EDITORIAL: The Pakistan Democratic Movement’s (PDM’s) rally before the Election Commission of Pakistan (ECP) offices in Islamabad on January 19, 2021 was notable for a number of reasons. First and foremost, the turnout was less than impressive. This may partly be attributed to the absence of Pakistan People’s Party (PPP) chairperson Bilawal Bhutto Zardari, who excused himself for having prior commitments in Sindh. His absence resulted in a thin appearance of the PPP supporters, thus requiring the Pakistan Muslim League-Nawaz (PML-N) vice president Maryam Nawaz and the Jamiat-i-Ulema-i-Islam-Fazl (JUI-F) chief Maulana Fazlur Rehman to carry a heavier burden at the rally. Fiery speeches by these two opposition leaders castigated Prime Minister Imran Khan and his government on the foreign funding case that has remained in the doldrums with the ECP for the last seven years. Not just this, in a reversal of the ‘patriot’ card much in vogue with the government these days, the PDM leaders accused Imran Khan of receiving funding from India and Israel. In the opposition’s first show in Islamabad, the PDM demanded the ECP decide the foreign funding case against the Pakistan Tehreek-e-Insaaf (PTI) immediately when there appeared no cogent reason why the case had been dragged along for so long. Maryam Nawaz found laughable Imran Khan’s defence offered the other day that he had no knowledge of the source of funding for PTI and the party’s two ‘agents’ abroad had this information. In a play on words, she asked: “Who were the agents who had installed Imran Khan in power?” She also recalled former Chief Justice of Pakistan Saqib Nisar’s clean chit to Imran Khan as ‘sadiq and ameen’ (honest) by blaming the ‘agents’ again who helped obtain this certificate. She went on to describe the PTI foreign funding case as the biggest fraud in Pakistan’s history. Recalling the track record, she said cases against Nawaz Sharif were expedited to have him disqualified and condemned, but the ECP had only held 70 hearings in the case in seven years. She underlined Imran Khan’s efforts, legal and other, to have the proceedings halted on the basis that the case did not fall under the purview of the ECP, and/or to keep the proceedings secret. Further, she said the scrutiny committee set up by the ECP could not complete its investigations despite the passage of three years. The State Bank of Pakistan, Maryam alleged, had discovered 23 secret accounts of the PTI operated under Imran Khan’s signature. Lastly, she asked the ECP why, when its ‘hands and feet were tied’ during the 2018 elections, did it not speak out.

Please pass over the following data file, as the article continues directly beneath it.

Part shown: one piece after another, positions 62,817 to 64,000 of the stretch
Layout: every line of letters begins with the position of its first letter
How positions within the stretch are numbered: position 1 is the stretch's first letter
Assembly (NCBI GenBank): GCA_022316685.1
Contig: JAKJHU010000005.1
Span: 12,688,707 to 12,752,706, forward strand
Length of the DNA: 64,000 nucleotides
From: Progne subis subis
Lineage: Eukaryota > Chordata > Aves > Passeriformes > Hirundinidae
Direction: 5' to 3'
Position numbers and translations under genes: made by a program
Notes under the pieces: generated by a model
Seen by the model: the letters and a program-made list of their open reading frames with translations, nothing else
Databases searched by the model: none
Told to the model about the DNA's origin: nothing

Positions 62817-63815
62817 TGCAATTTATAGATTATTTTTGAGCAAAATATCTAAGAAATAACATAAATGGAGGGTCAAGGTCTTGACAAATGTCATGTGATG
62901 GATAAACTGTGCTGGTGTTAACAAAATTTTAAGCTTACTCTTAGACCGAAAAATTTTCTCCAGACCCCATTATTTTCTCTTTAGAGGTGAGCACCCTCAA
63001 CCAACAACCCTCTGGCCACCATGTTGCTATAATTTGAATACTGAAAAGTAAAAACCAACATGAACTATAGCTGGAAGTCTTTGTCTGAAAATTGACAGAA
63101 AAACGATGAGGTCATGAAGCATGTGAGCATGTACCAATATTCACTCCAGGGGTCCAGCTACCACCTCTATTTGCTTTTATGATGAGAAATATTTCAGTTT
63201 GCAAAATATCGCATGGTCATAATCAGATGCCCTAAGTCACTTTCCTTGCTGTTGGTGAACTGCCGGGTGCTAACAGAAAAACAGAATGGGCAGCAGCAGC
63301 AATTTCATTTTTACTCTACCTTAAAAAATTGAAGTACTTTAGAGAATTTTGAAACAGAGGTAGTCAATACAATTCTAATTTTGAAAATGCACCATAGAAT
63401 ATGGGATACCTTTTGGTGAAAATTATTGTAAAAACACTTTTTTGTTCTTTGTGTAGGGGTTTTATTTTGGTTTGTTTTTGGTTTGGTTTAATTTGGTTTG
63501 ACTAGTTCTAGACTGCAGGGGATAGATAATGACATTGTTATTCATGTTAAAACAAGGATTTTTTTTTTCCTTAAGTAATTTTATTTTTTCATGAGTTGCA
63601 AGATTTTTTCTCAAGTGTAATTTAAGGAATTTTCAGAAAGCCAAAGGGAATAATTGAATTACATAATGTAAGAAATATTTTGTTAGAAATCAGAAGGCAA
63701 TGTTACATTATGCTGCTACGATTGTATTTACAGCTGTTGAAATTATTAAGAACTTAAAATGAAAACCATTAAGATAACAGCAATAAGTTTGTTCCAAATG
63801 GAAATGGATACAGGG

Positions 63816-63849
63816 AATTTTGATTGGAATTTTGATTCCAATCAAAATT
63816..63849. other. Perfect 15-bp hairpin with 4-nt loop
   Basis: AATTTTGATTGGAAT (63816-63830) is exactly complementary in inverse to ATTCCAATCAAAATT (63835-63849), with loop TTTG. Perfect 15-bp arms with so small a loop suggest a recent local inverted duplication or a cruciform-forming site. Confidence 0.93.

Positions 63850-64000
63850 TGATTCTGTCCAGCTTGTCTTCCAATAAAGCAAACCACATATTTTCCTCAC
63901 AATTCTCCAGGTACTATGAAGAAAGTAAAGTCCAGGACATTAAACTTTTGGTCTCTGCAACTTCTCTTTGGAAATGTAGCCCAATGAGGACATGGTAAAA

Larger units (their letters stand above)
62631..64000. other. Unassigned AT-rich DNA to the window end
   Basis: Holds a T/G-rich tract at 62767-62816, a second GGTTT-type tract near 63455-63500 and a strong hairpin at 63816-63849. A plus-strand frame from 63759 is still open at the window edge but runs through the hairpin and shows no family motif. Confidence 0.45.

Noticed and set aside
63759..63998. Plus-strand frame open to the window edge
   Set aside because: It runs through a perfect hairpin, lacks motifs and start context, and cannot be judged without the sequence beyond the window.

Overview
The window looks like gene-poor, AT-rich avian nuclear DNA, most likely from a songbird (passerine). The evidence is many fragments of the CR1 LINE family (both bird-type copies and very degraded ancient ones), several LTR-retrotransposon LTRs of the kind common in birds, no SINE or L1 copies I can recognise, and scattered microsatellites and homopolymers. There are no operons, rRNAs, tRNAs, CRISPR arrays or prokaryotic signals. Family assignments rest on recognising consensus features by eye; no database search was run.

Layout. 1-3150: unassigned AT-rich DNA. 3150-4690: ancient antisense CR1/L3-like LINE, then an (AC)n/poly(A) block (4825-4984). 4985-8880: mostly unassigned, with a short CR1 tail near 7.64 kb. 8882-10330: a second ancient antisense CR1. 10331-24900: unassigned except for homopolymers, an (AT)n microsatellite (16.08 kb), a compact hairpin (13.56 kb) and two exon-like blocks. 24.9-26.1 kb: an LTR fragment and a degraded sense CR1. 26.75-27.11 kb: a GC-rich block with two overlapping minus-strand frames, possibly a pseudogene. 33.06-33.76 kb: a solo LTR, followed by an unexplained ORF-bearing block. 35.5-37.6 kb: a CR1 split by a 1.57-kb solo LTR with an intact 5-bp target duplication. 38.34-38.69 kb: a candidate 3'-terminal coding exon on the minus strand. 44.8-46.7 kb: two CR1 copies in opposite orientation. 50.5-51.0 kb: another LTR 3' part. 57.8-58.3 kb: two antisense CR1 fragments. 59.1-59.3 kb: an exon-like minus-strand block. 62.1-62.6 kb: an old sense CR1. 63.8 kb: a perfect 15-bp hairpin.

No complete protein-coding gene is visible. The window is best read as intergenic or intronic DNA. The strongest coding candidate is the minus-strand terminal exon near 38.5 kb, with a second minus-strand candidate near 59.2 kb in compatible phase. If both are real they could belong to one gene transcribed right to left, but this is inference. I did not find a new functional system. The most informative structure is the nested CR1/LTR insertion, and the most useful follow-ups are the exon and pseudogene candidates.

The PDM’s fire and brimstone thrown at Imran Khan did not seem to have fazed the government, which wisely had allowed the PDM rally without hindrance. Interior Minister Shaikh Rashid and other ministers predictably described the rally as a ‘flop’. The usual (and by now wearying) rhetoric on both sides notwithstanding, the questions raised at the PDM rally deserve a fitting response. If, however, the ECP’s statement in response to the rally is perused, it seems more of a mea culpa than a credible explanation for the extraordinary delay in concluding the case. The ECP has more and more to answer for with each passing day, even if the controversial 2018 elections are put aside for the moment. The PTI funding case and that election have eroded the image and credibility of the ECP near to breaking point. In another twist to this saga, while the PDM was protesting outside the ECP offices, the ECP scrutiny committee, according to media reports, walked out while conducting hearing on the matter when the complainant Akbar Babar voiced no confidence in the committee after telling Babar “you don’t trust us so there is no point in our sitting here and hearing this case anymore”. In its own interest, as much as the interests of transparency, democracy and the country, the ECP needs to decide the foreign funding case post haste. If it manages this at least, there may be room for allowing the present ECP setup to conduct the upcoming Senate and local elections. If not, not only these elections, arguably the next general elections scheduled for 2023 will come under a cloud and could provoke a legitimacy and political crisis of unimaginable proportions.
Copyright Business Recorder, 2021